CLEVELAND — The omicron variant of COVID-19 has arrived in Northeast Ohio.
On Monday, Cleveland Clinic reported that it had detected the omicron variant in its laboratory.
"We routinely sequence positive specimens each week and share that information with the Ohio Department of Health. This sampling of positive specimens enables us to identify and track SARS-CoV-2 variants that are circulating in the community," the Clinic told 3News in a statement. "We continue to urge our community to receive their COVID-19 vaccination, as this continues to be the best protection against severe illness and death from COVID-19."
The announcement from Cleveland Clinic comes just two days after the Ohio Department of Health reported the state's first cases. The omicron variant was confirmed in the Buckeye State following genomic sequencing by the Ohio State University Laboratory.
“We have known that it would only be a matter of time until a case of Omicron was detected in Ohio. The CDC believes that this variant has likely been circulating in the U.S. since November,” said Ohio Department of Health Director Bruce Vanderhoff, MD, MBA. “This variant’s arrival and the continued impact of the Delta variant underscore the importance of our best prevention tool, which is choosing to be vaccinated. COVID-19 vaccines, coupled with prevention measures, provide the greatest protection from severe illness resulting in hospitalization or death. If you have not yet been vaccinated, or are eligible for a booster dose, now is the time to go and get your shot.”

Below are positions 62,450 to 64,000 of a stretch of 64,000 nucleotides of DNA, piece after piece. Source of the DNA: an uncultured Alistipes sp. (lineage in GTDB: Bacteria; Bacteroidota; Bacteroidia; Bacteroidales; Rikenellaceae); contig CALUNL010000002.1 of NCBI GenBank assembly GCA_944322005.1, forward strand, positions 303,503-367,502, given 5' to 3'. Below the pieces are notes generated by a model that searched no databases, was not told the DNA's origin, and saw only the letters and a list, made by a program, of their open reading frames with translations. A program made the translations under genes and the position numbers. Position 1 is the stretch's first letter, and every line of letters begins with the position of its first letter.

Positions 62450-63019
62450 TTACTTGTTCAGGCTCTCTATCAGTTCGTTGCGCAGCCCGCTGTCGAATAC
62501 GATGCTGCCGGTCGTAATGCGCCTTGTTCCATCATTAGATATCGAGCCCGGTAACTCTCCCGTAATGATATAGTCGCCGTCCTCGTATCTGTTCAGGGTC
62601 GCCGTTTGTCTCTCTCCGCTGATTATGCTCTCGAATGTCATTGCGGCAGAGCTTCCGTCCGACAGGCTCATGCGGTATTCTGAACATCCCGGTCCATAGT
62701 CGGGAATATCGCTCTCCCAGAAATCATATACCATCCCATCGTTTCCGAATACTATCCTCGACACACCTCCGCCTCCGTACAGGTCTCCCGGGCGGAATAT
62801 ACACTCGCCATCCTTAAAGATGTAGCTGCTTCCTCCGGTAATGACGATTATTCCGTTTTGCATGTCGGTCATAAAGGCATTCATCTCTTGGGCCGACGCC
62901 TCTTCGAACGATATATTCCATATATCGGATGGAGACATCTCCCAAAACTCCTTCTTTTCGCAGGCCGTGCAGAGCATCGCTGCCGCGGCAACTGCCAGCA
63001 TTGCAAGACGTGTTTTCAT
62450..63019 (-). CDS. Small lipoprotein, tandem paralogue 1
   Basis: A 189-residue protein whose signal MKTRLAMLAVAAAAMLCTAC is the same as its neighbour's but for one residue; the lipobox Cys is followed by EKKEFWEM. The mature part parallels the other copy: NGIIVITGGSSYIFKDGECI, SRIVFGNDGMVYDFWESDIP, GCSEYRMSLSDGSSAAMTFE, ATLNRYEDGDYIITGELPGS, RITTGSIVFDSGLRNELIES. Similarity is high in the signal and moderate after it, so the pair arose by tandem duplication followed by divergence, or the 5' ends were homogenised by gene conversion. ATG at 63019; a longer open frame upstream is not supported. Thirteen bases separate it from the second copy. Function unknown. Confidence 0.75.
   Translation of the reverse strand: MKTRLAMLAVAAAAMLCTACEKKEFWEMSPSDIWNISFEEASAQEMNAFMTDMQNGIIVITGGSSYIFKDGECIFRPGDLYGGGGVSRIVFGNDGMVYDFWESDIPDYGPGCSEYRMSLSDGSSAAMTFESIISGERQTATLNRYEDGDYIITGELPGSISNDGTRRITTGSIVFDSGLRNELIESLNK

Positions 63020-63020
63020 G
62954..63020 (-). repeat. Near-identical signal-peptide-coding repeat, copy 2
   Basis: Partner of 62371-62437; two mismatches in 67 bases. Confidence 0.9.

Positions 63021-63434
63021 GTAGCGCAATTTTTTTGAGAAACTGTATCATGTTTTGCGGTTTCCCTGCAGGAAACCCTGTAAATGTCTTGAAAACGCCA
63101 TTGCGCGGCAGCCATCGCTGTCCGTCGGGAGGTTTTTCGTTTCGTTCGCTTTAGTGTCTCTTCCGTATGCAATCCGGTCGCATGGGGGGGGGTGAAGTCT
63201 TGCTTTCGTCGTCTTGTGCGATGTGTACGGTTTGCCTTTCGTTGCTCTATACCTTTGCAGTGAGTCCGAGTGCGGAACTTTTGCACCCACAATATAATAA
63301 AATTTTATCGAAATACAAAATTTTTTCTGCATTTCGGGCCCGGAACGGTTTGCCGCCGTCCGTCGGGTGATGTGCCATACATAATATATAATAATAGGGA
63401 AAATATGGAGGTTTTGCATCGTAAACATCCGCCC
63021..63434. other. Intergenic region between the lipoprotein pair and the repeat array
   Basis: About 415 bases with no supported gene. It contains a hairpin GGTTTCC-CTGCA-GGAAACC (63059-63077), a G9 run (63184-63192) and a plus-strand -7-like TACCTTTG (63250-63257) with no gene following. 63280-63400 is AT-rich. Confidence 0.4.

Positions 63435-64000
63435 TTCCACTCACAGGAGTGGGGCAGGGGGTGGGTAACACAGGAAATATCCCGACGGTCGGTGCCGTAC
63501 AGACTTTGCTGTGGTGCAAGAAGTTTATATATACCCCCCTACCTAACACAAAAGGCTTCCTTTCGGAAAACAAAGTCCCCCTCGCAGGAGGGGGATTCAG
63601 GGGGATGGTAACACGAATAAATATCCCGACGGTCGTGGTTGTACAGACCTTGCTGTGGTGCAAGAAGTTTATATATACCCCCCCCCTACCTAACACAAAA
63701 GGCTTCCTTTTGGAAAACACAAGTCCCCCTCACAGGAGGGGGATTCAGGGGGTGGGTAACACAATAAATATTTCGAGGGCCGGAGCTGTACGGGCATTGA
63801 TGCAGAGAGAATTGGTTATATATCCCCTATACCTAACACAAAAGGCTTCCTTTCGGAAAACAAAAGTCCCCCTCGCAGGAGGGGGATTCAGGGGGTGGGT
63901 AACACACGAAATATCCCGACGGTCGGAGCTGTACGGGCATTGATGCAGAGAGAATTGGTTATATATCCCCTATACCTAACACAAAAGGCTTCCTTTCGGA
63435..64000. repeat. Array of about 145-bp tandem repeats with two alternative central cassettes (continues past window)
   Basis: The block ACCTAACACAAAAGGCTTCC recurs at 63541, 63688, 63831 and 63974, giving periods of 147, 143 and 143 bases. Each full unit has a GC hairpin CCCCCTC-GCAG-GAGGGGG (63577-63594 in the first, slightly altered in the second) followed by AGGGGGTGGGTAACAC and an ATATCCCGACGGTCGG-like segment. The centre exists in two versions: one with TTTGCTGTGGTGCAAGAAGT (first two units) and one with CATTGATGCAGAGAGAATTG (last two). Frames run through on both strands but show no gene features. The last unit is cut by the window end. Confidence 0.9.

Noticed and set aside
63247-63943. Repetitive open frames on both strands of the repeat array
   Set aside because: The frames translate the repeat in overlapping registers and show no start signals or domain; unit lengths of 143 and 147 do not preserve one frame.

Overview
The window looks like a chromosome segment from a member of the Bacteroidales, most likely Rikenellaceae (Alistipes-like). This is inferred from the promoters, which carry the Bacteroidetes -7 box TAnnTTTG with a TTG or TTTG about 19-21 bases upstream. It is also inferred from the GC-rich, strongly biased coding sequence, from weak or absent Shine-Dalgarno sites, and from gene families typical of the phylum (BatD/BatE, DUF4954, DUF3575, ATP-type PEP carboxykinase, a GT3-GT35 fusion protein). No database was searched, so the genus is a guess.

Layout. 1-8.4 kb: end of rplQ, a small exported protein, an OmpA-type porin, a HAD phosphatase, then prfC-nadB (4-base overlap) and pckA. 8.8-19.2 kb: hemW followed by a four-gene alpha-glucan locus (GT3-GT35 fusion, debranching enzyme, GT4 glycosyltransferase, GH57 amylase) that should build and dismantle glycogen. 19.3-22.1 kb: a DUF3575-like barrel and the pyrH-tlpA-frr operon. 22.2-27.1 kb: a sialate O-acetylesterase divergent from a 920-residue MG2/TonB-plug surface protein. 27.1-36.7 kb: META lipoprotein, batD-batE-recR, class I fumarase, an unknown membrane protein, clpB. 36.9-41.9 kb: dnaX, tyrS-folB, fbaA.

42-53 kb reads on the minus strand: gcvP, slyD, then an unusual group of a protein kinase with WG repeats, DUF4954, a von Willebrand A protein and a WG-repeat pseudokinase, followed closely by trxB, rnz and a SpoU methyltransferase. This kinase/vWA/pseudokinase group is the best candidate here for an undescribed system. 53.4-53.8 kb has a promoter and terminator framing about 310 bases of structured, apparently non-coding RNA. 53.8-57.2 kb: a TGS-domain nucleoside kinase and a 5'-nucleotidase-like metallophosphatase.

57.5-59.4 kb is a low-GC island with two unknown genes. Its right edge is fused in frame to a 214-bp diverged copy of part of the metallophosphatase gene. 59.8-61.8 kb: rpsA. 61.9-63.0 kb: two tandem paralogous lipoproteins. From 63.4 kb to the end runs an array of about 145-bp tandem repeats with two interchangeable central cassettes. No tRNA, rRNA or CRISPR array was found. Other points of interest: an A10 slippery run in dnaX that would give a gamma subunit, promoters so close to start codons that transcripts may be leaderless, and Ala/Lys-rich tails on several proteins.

The first two omicron cases were detected in adult males in Central Ohio, and both tested positive on a PCR test on Dec. 7. Both cases had received their initial COVID-19 vaccine series more than six months ago, but neither had yet obtained a booster. Both patients are currently experiencing mild symptoms and have not been hospitalized. Neither had a history of international travel. Although more information is being gathered, to protect patient privacy, exact age and county of residence are not being released at this time. Public health officials have already contacted the individuals are in the process of appropriate case investigation and contact tracing.
“While we will continue to learn more about Omicron in the days to come, early reports from South Africa suggest Omicron may be more contagious and more likely to reinfect people. Naturally, there has been concern regarding whether vaccines would remain protective. The results of the early research regarding vaccines are encouraging, reinforcing the benefits of primary vaccination and timely boosters," Dr. Vanderhoff added.
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